Osteoporosis is the most common type of bone disorder, affecting an estimated 10 million Americans. It is a chronic condition characterized by reduced bone strength, low bone mass, and a higher risk of bone fracture, especially at the hip, spine, and wrist. If you are over the age of 50, there is a 55% chance that you are at increased risk for osteoporosis or have it already. The risk of osteoporosis increases with age; it is not, however, limited to older individuals.
Osteoporosis can be prevented or slowed down, but once damage to the bone has taken place, it can be difficult to reverse. Bone fractures are the main consequence of osteoporosis, and they are associated with lasting disability after they occur, especially hip fractures in older people.
For reasons that are still unclear, people with both Type 1 and Type 2 diabetes experience a higher incidence of bone fracture than the general population, even though people with Type 2 diabetes tend to have above-average bone density. It is especially important, then, for people with diabetes to know about osteoporosis, to have their risk of fracture evaluated by medical professionals, and to find out what they can do to make their bones as strong and healthy as possible.
One way health-care providers evaluate a person’s risk of osteoporosis is to do a bone mineral density (BMD) test. The most common test uses x-ray beams, is painless, and can be done in a matter of minutes.
BMD is a core indicator of bone strength. A test for BMD measures the amount of a mineral, usually calcium, in a bone. This measurement is then compared to the pooled measurements of a group of healthy young adults using a statistical indicator called a standard deviation. If the BMD of the person being evaluated is 2.5 standard deviations or more below the average reference-group BMD, that person is considered to have osteoporosis. If BMD is 1–2.5 standard deviations below the reference-group average, it indicates a less severe condition called osteopenia, or low bone mass. Lower BMD usually means that the bone is weaker. In general, people with Type 1 diabetes have lower BMD and people with Type 2 diabetes have higher BMD than people without diabetes with otherwise similar characteristics.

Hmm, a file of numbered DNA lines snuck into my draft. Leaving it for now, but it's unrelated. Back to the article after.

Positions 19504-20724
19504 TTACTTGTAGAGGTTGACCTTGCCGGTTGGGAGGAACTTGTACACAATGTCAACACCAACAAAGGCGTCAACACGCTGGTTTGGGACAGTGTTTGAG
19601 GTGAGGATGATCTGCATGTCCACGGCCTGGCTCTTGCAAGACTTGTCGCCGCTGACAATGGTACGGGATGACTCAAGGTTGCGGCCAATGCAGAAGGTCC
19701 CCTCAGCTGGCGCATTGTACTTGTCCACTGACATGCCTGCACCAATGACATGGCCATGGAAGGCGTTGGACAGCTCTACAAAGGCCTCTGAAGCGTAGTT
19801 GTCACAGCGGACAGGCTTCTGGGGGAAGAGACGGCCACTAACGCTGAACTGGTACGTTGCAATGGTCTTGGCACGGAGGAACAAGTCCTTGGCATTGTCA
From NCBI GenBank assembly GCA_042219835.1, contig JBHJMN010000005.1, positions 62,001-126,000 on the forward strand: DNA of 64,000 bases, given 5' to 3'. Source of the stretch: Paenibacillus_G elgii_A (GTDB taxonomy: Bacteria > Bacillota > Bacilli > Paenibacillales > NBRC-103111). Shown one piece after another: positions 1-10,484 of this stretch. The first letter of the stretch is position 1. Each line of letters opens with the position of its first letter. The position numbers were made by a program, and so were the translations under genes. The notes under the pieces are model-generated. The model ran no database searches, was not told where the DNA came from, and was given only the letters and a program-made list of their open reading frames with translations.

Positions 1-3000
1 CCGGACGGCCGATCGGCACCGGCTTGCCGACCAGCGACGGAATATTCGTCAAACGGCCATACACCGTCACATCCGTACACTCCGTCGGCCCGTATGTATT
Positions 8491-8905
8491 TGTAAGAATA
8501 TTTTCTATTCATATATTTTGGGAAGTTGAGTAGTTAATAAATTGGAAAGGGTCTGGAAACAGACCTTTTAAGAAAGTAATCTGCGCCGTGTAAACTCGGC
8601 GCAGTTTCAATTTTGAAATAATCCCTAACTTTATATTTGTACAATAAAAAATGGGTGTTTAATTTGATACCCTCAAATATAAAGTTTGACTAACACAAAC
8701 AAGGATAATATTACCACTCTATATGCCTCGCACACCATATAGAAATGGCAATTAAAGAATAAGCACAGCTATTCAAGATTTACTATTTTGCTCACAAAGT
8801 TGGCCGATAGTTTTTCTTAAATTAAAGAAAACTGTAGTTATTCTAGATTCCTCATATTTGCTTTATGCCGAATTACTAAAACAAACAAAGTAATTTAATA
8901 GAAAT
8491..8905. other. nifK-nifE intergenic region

Several studies have been conducted to determine whether diabetes affects bone mineral density. However, most studies have used readings taken at only one point in time, so little is actually known about changes in BMD that occur because of diabetes. Studies that track individuals over a long period will be needed to fully understand how diabetes affects BMD. The existing studies on diabetes and bone health, however, have produced some important findings.
Two comprehensive meta-analyses found that people with Type 1 diabetes had a risk of hip fracture 6.3–6.9 times as high as people without diabetes; people with Type 2 diabetes had a risk 1.4–1.7 times as high. (A meta-analysis is a statistical way to combine the results of many studies that address similar questions. It is helpful in this case to get the most accurate estimate of fracture risk.) While the increased risk accompanying Type 2 diabetes may be small, it represents a risk associated only with diabetes, not with sex, age, physical activity level, or body-mass index. The small number of studies on Type 1 diabetes and fracture made it impossible to rule out other fracture risk factors such as sex, age, physical activity, and body-mass index. Although there were not enough data on diabetic complications to thoroughly evaluate their impact, individuals with more complications were generally found to have a higher fracture risk. An important finding from several recent studies was that an increased risk of fracture was present among people with both Type 1 and Type 2 diabetes at middle age, not just among older individuals.